Press Releases

2022 2021 2020 2019

New Orleans Teacher Jay Weisman Receives $25,000 Milken Educator Award for Fostering Creativity in the Classroom and Lifelong Learning

Weisman’s students excel in math and social studies at Benjamin Franklin High School


March 15, 2022

Santa Monica, Calif., — Jay Weisman has a superpower: He makes students want to learn, no matter what he's teaching. At Benjamin Franklin High School in New Orleans, Louisiana, Weisman has taught both math and social studies with a creative flourish that translates to consistent student progress. In a surprise school assembly today, his innovation in the classroom was celebrated with a national Milken Educator Award. The honor includes a $25,000 cash prize that Weisman can use however he wishes. 

Milken Educator Awards Founder Lowell Milken was joined by Louisiana Superintendent of Education Dr. Cade Brumley to present Weisman with the prestigious recognition before cheering students, appreciative colleagues, federal, state and local dignitaries, and media. Weisman is among more than 60 educators across the country who will receive the Award during the 2021-22 season. The last NOLA Public Schools recipient was awarded in 2017.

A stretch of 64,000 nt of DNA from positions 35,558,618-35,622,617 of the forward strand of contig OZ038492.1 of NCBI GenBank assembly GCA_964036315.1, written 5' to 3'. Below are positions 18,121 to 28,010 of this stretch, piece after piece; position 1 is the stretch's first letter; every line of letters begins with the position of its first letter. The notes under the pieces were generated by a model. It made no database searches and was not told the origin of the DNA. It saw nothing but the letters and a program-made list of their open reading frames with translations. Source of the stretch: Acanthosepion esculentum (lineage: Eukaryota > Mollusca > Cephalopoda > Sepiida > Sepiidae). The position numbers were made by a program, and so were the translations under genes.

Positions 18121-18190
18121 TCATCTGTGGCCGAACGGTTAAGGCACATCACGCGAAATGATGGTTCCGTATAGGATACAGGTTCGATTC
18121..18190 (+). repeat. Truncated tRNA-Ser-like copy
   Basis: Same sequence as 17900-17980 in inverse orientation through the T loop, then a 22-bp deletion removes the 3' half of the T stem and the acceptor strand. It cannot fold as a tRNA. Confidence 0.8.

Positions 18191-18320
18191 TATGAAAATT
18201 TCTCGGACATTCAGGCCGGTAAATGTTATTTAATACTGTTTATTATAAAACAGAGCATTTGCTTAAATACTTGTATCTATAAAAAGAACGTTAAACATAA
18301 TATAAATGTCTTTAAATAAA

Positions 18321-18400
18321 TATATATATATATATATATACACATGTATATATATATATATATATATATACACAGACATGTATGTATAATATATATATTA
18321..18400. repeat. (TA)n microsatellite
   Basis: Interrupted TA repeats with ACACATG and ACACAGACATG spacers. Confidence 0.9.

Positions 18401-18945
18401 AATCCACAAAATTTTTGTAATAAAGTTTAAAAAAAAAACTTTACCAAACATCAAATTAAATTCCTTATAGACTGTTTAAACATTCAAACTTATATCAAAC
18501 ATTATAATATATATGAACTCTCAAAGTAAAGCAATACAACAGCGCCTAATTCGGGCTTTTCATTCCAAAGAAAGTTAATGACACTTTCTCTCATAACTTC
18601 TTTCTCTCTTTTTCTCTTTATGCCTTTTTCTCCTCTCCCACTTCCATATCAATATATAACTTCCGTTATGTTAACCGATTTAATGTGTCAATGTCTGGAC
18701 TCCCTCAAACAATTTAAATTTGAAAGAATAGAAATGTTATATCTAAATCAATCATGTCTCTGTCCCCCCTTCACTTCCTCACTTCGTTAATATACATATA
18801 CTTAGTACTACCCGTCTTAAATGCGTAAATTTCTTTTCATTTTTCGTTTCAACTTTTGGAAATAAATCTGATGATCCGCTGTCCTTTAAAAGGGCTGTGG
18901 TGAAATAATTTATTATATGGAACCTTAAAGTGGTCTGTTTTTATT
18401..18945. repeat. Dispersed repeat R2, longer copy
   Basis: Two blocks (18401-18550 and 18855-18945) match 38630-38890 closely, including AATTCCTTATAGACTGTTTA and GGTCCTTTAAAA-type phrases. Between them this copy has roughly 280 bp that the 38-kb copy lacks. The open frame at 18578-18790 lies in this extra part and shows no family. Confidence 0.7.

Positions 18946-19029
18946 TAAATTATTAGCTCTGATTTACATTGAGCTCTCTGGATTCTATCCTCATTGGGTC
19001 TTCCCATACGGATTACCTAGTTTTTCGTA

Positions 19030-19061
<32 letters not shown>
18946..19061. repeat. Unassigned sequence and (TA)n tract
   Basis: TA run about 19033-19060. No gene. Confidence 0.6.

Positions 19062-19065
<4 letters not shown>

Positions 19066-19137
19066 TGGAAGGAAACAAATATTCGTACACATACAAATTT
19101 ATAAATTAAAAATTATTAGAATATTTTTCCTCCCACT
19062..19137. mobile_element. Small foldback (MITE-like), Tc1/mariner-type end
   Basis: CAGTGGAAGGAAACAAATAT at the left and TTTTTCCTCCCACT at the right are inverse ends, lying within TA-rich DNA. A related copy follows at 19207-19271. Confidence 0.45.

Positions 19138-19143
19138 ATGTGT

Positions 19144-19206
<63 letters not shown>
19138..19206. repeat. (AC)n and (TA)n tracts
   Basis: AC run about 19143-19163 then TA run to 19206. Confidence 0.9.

In addition to today's fanfare, Weisman will join a national network of more than 2,800 Milken Educator Award recipients dedicated to strengthening K-12 education. 

"Jay Weisman’s multifaceted approach to teaching ensures that students are equipped with the knowledge and skills to become reflective, productive citizens," said Lowell Milken. "Beyond the classroom, Jay is a strong advocate for students and a valuable asset to colleagues. It gives me great pleasure to welcome Jay into the national Milken Educator Network of excellence."

Hailed as the "Oscars of Teaching," Milken Educator Awards inspire and uplift with the unique stories of educators making a profound difference for students, colleagues and communities. The Awards are not designated for lifetime achievement. Recipients are heralded while early to mid-career for what they have achieved — and for the promise of what they will accomplish given the resources and opportunities inherent in the Award. 

"Ben Franklin teacher Jay Weisman uses his ingenuity and enthusiasm to engage his high school math and social studies students in fun activities while maintaining high standards," said State Superintendent Dr. Cade Brumley. "The Department is proud to celebrate his commitment to his school and to the New Orleans community." 

Weisman is the second Milken Educator Award recipient from Louisiana this season. Laura Laiche, a third grade teacher at Slaughter Elementary School in East Feliciana Public Schools, earned the Award yesterday. 

More About Jay Weisman